Corynanthe pachyceras

Botanical Name: Corynanthe pachyceras
Family: Rubiaceae
Subfamily: Cinchonoideae
Tribe: Naucleeae
Genus: Corynanthe
Kingdom: Plantae
Clade: Angiosperms
Clade: Eudicots
Clade: Asterids
Order: Gentianales

Common Names: False Yohimbe
Habitat :Corynanthe pachyceras is native to West tropical AfricaSierra Leone to Central African Republic, south to Gabon and Zaire.It grows as an understorey tree in forests.
Description:
Corynanthe pachyceras is a tree with a low-branching spreading crown growing up to 21 metres tall. The bole is fluted and twisted, up to 2 metres in diameter. is native to The tree is gathered from the wild for local medicinal use.
The flowers are sweetly scented....CLICK TO SEE THE PICTURES

Propagation : Through seeds.

Medicinal Uses: 
The bark is said to have strong febrifuge properties. It is used internally used as a tea for feverish states and the common cold, and as an adjuvant for minor hypertension. It is claimed to be aphrodisiac and recommended for erectile dysfunction. In the Central African Republic, a macerate of the branch bark is drunk in palm wine as an aphrodisiac and as an agent for staying awake

Other Uses: The sap-wood is cream-coloured, the heart-wood reddish when fresh turning to yellow.

Disclaimer : The information presented herein is intended for educational purposes only. Individual results may vary, and before using any supplement, it is always advisable to consult with your own health care provider

Resources:
https://en.wikipedia.org/wiki/Corynanthe
http://tropical.theferns.info/viewtropical.php?id=Corynanthe+pachyceras

Taxus x media

Botanical Name: Taxus x media
Family: Taxaceae
Genus: Taxus
Species: (hybrid of T. baccata and T. cuspidata)
Kingdom: Plantae
Division: Pinophyta
Class: Pinopsida
Order: Pinales

Common Names: Anglojapanese Yew

Habitat : Taxus x media is native to Japan. It is a hybrid species of garden origin, T. baccata x T. cuspidata. It is grown on woodland Garden Sunny Edge; Dappled Shade; Shady Edge; not Deep Shade.
Description:
Taxus x media is an evergreen Shrub growing to 6 m (19ft) by 6 m (19ft) at a slow rate.It is not frost tender. Immature shrubs are very small and achieve (over the time span of ten to twenty years) heights of at most 20 feet and diameters of at most 8 feet, depending on the cultivar. It is in leaf 12-Jan, and the seeds ripen from Sep to November. The flowers are dioecious (individual flowers are either male or female, but only one sex is to be found on any one plant so both male and female plants must be grown if seed is required) and are pollinated by Wind.The plant is not self-fertile. Bloom Color: Green, Yellow. Main Bloom Time: Early spring, Late spring, Mid spring. Form: Pyramidal.

CLICK & SEE THE PICTURES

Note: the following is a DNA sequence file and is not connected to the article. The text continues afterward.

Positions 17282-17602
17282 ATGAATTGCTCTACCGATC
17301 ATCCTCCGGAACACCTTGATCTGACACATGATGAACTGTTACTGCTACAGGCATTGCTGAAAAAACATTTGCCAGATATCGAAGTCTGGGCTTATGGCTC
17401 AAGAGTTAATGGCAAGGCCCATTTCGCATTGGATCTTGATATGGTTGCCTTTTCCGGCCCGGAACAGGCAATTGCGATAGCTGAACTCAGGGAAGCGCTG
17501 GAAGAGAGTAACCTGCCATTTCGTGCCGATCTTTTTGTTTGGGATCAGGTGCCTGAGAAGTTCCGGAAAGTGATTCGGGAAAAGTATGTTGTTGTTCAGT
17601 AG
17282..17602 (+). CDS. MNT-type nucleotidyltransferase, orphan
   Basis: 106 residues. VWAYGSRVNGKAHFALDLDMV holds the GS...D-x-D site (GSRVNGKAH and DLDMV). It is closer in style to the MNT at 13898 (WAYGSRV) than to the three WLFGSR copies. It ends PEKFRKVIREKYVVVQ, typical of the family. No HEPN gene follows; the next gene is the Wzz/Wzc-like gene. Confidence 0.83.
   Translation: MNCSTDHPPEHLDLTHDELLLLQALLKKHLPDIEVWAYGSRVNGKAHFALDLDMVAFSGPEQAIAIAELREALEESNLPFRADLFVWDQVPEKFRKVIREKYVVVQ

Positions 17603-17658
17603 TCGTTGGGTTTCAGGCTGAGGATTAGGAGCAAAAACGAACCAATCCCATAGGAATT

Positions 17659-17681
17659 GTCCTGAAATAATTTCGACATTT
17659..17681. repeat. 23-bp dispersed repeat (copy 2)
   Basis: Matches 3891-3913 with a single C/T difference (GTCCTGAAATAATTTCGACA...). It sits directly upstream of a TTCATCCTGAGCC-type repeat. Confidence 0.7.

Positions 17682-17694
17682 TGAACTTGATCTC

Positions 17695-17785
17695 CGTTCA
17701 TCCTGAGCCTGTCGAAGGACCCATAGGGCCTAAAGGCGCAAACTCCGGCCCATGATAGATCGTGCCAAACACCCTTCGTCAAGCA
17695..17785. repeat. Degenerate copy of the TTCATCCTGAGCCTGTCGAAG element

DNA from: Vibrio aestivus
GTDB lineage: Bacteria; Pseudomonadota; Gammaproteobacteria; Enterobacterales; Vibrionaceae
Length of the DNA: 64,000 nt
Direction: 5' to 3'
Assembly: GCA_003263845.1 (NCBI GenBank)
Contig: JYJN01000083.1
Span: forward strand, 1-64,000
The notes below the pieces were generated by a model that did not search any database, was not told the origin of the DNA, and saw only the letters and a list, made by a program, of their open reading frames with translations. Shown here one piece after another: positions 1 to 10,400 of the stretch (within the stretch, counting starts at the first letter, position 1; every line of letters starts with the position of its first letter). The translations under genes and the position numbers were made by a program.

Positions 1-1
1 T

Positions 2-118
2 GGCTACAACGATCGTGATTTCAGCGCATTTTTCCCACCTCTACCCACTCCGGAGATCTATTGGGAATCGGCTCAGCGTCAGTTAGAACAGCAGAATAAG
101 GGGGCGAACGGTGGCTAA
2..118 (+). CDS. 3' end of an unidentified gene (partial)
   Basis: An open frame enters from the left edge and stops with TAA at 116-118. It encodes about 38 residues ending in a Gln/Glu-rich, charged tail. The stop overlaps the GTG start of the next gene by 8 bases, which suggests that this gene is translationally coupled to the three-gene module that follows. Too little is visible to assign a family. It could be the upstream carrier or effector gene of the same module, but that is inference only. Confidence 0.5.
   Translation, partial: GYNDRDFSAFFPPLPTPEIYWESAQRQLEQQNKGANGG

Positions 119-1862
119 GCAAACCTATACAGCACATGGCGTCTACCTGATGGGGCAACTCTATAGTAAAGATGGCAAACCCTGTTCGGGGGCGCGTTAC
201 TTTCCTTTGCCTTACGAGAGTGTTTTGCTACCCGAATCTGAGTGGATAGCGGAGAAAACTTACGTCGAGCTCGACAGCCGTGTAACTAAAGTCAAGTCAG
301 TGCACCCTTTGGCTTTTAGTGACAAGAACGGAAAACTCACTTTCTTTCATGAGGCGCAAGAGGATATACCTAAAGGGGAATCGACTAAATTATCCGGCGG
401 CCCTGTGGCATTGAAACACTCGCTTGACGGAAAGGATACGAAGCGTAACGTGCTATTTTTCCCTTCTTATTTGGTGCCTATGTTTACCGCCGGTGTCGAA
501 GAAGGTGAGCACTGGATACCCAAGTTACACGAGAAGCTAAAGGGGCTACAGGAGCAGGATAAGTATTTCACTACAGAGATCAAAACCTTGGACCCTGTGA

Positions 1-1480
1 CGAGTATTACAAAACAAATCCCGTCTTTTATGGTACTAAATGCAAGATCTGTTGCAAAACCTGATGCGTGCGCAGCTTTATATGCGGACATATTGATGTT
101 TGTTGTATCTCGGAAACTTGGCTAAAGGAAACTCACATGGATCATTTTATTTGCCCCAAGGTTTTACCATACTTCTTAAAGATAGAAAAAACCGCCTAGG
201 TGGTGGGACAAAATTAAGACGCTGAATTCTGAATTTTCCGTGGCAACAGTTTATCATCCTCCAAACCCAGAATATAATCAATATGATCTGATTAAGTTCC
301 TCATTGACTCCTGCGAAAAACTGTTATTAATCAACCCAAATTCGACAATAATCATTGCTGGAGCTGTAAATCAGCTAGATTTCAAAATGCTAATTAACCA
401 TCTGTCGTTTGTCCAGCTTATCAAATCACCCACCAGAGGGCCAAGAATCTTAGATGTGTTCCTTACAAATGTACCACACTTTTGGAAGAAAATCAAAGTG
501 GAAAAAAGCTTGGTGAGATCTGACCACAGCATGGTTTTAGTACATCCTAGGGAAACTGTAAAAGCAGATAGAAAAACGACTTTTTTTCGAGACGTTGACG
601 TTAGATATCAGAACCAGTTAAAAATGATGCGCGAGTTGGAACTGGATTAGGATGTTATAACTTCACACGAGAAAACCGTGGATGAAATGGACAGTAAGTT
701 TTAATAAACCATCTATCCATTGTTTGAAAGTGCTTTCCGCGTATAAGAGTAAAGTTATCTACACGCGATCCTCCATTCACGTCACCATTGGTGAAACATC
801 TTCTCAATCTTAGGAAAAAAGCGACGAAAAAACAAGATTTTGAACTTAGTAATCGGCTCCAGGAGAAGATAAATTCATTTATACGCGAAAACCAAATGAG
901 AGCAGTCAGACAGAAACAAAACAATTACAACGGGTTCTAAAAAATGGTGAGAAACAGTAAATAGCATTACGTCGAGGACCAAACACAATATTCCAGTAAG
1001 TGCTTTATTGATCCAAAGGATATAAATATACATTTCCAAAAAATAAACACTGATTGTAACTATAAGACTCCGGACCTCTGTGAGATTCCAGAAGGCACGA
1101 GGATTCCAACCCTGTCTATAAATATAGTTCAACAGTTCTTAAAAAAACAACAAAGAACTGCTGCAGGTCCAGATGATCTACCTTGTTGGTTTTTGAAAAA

Furthermore, T. media  is not injured by frequent pruning, making this hybrid a very desirable as a hedge in low-maintenance landscaping and also a good candidate for bonsai.click & see

Suitable for: light (sandy), medium (loamy) and heavy (clay) soils and prefers well-drained soil. Suitable pH: acid, neutral and basic (alkaline) soils and can grow in very acid and very alkaline soils.

It can grow in full shade (deep woodland) semi-shade (light woodland) or no shade. It prefers dry or moist soil. The plant can tolerates strong winds but not maritime exposure. It can tolerate atmospheric pollution.
Cultivation:
Landscape Uses:Border, Hedge, Massing, Screen, Superior hedge. Thrives in almost any soil, acid or alkaline, as long as it is well-drained[200]. Succeeds in dry soils. Plants are very shade tolerant. Dormant plants are very cold-hardy in Britain, though the new growth in spring can be damaged by light frosts. Leaves have a reddish tinge when the plants are grown in a sunny position. Plants produce very little fibrous root and should be planted in their final positions when still small. Plants in this genus are notably resistant to honey fungus. Dioecious. Male and female plants must be grown if seed is required. The cultivar ‘Sargentii’ was 3 metres tall and 1 metre wide at the Hillier Arboretum in September 1993. It was growing well and carrying a good crop of tasty fruit though the harvest time seemed to be somewhat later than that of T. baccata. Special Features: Not North American native, Inconspicuous flowers or blooms.

Propagation:
Seed – can be very slow to germinate, often taking 2 or more years. It is best sown as soon as it is ripe in the autumn when it should germinate 18 months later. Stored seed may take 2 years or more to germinate. 4 months warm followed by 4 months cold stratification may help reduce the germination time. Harvesting the seed ‘green’ (when fully developed but before it has dried on the plant) and then sowing it immediately has not been found to reduce the germination time because the inhibiting factors develop too early. Prick out the seedlings into individual pots once they are large enough to handle and grow them on in pots in a cold frame. The seedlings are very slow-growing and will probably require at least 2 years of pot cultivation before being large enough to plant out. Any planting out is best done in late spring or early summer, after the last expected frosts. This is a hybrid species, it will not breed true from seed. Cuttings of half-ripe terminal shoots, 5 – 8cm long, July/August in a shaded frame. Should root by late September but leave them in the frame over winter and plant out in late spring.  High percentage. Cuttings of ripe terminal shoots, taken in winter after a hard frost, in a shaded frame.